PROVIDENCE, R.I. (WPRI) – New court documents filed Monday claim Ronald Andruchuk – the Rhode Island man ordered held without bail last week in a federal gun case – solicited a family member to stash guns for him after more than 200 of them were seized from his Burrillville home.

The details of the alleged plan remain under wraps, as U.S. Magistrate Judge Patricia Sullivan allowed federal prosecutors to file the new evidence under seal, but she cited the material in her decision to keep Andruchuk behind bars.

“The sealed material further establishes that defendant has involved another family member in his development of plans to secrete his weapons in places where, as the government points out, only he (or the other family member) can retrieve them,” Sullivan wrote. “This planning undermines the court’s trust that any condition would prevent Defendant from accessing his guns and weapons.”

Sullivan wrote that the new revelation, coupled with Andruchuck’s “disdain for the law,” gave her concern that police and probation officers would be in danger if they needed to routinely visit him while he was released.

“There is also evidence of very significant mental health concerns; most importantly, defendant’s compulsive obsession with possessing and using weapons appears to be so deeply ingrained and powerful that it has resulted not just in endangerment of neighbors and family, but also in the neglect of basic needs of defendant’s family,” Sullivan wrote.

Andruchuk, 37, was arrested last month after neighbors said gunshots could be heard coming from his property on at least nine occasions, with some of the bullets whizzing past their homes. The investigation led to the seizure of more than 211 weapons strewn about his home, including a flamethrower.

Andruchuk is facing three federal counts including possession of a firearm by a prohibited person and lying on a firearms application. Prosecutors said Andruchuk has had a history of illegal drug use, which he failed to disclose on his firearms application.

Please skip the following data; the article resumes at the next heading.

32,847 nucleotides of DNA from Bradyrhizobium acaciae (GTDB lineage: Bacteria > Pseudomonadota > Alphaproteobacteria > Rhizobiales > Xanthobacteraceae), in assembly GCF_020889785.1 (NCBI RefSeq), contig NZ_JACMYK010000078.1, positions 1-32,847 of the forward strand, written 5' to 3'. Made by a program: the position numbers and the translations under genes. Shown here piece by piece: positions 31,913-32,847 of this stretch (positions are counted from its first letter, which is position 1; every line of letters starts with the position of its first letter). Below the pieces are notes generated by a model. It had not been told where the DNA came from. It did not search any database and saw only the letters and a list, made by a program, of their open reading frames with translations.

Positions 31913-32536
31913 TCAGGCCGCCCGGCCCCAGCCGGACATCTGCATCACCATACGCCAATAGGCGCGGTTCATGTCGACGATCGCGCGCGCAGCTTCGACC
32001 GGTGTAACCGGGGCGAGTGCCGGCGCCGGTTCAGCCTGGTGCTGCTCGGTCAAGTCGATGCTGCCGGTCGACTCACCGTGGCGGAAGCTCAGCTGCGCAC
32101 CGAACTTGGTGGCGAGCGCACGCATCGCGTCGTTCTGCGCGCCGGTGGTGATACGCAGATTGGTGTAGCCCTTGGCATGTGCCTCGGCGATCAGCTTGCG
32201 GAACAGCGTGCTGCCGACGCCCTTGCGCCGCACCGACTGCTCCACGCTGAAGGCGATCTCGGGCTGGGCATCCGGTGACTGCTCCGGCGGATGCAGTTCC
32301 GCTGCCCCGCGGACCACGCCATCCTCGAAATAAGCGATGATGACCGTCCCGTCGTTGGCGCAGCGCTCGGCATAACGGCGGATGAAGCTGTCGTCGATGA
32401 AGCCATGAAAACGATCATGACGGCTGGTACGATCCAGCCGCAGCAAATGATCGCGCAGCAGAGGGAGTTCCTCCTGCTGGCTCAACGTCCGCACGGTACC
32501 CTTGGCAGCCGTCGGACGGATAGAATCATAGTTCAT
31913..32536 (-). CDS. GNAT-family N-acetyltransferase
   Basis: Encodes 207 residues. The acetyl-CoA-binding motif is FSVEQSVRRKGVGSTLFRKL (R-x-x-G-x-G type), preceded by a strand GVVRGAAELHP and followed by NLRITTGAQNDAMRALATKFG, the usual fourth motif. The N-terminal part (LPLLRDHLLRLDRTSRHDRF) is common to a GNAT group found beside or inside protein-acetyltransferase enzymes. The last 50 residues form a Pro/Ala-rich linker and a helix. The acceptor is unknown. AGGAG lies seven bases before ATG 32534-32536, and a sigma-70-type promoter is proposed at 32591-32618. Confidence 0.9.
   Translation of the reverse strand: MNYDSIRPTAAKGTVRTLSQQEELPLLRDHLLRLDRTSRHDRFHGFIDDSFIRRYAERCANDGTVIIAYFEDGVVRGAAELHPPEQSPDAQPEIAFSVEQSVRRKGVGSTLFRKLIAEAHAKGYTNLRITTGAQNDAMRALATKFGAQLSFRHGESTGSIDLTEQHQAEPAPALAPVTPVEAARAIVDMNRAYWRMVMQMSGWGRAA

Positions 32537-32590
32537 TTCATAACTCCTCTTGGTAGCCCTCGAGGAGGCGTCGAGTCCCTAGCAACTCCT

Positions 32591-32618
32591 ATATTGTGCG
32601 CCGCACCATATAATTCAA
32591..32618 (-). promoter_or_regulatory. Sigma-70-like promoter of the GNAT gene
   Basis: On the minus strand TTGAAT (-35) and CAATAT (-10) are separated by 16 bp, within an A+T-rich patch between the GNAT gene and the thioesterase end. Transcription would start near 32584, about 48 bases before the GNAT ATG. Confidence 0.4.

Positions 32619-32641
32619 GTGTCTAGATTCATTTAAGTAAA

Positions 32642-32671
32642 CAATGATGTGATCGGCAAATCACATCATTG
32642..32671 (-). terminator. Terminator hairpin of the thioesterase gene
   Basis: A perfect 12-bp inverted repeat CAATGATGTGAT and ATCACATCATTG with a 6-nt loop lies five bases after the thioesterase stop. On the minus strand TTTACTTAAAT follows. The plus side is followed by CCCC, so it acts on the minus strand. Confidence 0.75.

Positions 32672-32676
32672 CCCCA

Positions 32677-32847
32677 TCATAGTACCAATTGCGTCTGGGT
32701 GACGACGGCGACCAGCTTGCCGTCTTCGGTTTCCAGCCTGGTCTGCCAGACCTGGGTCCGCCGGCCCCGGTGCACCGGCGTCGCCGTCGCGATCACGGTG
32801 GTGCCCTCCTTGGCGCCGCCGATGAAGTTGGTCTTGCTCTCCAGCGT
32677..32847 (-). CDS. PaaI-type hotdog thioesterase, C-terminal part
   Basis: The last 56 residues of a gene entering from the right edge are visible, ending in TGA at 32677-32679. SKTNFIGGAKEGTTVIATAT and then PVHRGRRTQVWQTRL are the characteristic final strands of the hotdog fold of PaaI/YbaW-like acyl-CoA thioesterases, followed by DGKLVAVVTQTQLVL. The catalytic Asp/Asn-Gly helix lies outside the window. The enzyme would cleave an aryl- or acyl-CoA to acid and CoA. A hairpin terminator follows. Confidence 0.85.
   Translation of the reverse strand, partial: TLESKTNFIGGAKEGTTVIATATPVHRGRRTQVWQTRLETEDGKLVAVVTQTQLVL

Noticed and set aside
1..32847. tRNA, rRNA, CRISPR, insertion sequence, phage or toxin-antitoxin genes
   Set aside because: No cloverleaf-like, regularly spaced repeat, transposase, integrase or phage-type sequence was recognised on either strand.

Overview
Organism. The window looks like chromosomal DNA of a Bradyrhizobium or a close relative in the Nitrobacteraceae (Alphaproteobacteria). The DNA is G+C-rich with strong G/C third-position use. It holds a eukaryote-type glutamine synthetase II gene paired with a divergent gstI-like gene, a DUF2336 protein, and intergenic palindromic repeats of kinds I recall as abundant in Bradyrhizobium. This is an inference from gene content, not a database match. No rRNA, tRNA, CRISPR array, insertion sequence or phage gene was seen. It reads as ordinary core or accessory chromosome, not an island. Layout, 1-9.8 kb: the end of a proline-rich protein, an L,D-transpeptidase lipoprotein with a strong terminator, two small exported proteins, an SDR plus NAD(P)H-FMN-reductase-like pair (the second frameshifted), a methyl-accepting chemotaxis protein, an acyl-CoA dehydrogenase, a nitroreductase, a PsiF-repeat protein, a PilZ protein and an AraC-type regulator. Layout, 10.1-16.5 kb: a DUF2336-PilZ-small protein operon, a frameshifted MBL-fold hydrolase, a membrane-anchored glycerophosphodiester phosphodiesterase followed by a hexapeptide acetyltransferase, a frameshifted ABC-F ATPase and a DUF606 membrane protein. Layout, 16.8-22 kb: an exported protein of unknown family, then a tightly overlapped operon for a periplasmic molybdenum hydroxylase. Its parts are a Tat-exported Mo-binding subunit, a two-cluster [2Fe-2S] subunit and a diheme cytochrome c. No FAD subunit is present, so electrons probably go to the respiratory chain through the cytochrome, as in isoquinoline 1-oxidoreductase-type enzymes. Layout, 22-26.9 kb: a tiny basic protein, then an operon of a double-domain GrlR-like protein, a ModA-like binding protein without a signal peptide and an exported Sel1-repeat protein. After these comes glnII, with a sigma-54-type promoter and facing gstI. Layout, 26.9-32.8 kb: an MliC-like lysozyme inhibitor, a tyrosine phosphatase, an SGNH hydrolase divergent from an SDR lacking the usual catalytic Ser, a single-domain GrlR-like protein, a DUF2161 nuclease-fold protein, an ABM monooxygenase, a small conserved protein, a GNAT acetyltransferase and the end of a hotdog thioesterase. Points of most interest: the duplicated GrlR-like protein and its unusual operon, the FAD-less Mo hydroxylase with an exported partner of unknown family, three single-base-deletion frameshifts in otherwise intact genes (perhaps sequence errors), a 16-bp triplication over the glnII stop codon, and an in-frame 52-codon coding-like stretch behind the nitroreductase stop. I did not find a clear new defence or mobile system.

Sullivan was originally set to release Andruchuk with a series of conditions – including GPS tracking as well as mental health and substance abuse counseling – but the Rhode Island U.S. Attorney’s Office asked U.S. District Chief Judge John McConnell to review her decision.

McConnell ultimately sided with Sullivan, despite calling the number of weapons in Andruchuk’s home “mind boggling,” and sent the case back to the magistrate to articulate the conditions for Andruchuk to leave the Wyatt Detention Center.

But hours before a bail hearing last week, prosecutors presented the judge with two new pieces of evidence, pushing the proceedings to Friday.

At the Friday hearing, Sullivan said the new information offered “clear and convincing evidence” that the public could not be reasonably assured of safety if Andruchuk was released on bail because of his obsession with firearms.

“The sealed materials reveal that Defendant has had access to and appeared to have received mental health and substance abuse treatment, yet he has the intelligence and educational background (as a social worker) to manipulate and evade such, and did so,” Sullivan wrote. “With the result that the danger he posed became worse over time despite ongoing access to treatment.”

Andruchuk, who tried to speak but wasn’t taken off of mute, cried as he listened to Sullivan explain her rationale for keeping him behind bars.

Andruchuk’s attorney, Kevin Fitzgerald, unsuccessfully argued his client should still be released on bail with strict conditions that he said his client would promise to follow. Also on Monday, Fitzgerald – an assistant federal public defender – withdrew as Andruchuk’s counsel. Attorney John Calcagni is now representing him. Calcagni did not immediately return an email for comment.

Andruchuk’s next hearing is scheduled for March 21.

Tim White ( is the Target 12 managing editor and chief investigative reporter at 12 News, and the host of Newsmakers. Connect with him on Twitter and Facebook.

Eli Sherman ( is a Target 12 investigative reporter for 12 News. Connect with him on Twitter and on Facebook.